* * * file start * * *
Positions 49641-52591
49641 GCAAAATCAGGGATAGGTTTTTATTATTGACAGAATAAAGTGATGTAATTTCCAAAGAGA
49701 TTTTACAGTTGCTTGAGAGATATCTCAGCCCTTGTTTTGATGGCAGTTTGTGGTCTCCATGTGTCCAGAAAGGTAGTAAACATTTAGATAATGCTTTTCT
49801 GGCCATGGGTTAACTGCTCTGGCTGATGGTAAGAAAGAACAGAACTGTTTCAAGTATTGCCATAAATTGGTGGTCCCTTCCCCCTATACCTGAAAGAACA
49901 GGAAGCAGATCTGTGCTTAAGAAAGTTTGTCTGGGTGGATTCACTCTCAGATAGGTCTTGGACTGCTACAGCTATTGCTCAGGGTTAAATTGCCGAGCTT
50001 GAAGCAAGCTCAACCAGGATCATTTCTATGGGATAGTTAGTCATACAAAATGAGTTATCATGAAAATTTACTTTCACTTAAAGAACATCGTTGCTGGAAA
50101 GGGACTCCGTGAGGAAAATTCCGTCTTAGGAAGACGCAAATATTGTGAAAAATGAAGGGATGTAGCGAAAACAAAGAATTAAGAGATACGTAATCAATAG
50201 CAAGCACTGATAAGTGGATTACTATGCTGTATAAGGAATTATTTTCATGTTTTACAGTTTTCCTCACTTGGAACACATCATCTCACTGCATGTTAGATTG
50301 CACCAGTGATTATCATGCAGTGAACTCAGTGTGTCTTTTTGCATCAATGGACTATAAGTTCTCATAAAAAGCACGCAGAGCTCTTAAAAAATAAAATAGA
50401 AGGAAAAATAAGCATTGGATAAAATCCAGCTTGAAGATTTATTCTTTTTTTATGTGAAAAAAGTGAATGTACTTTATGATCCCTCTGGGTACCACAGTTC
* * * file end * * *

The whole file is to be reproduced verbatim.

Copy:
Positions 49641-52591
49641 GCAAAATCAGGGATAGGTTTTTATTATTGACAGAATAAAGTGATGTAATTTCCAAAGAGA
49701 TTTTACAGTTGCTTGAGAGATATCTCAGCCCTTGTTTTGATGGCAGTTTGTGGTCTCCATGTGTCCAGAAAGGTAGTAAACATTTAGATAATGCTTTTCT
49801 GGCCATGGGTTAACTGCTCTGGCTGATGGTAAGAAAGAACAGAACTGTTTCAAGTATTGCCATAAATTGGTGGTCCCTTCCCCCTATACCTGAAAGAACA
49901 GGAAGCAGATCTGTGCTTAAGAAAGTTTGTCTGGGTGGATTCACTCTCAGATAGGTCTTGGACTGCTACAGCTATTGCTCAGGGTTAAATTGCCGAGCTT
50001 GAAGCAAGCTCAACCAGGATCATTTCTATGGGATAGTTAGTCATACAAAATGAGTTATCATGAAAATTTACTTTCACTTAAAGAACATCGTTGCTGGAAA
50101 GGGACTCCGTGAGGAAAATTCCGTCTTAGGAAGACGCAAATATTGTGAAAAATGAAGGGATGTAGCGAAAACAAAGAATTAAGAGATACGTAATCAATAG
50201 CAAGCACTGATAAGTGGATTACTATGCTGTATAAGGAATTATTTTCATGTTTTACAGTTTTCCTCACTTGGAACACATCATCTCACTGCATGTTAGATTG
50301 CACCAGTGATTATCATGCAGTGAACTCAGTGTGTCTTTTTGCATCAATGGACTATAAGTTCTCATAAAAAGCACGCAGAGCTCTTAAAAAATAAAATAGA
50401 AGGAAAAATAAGCATTGGATAAAATCCAGCTTGAAGATTTATTCTTTTTTTATGTGAAAAAAGTGAATGTACTTTATGATCCCTCTGGGTACCACAGTTC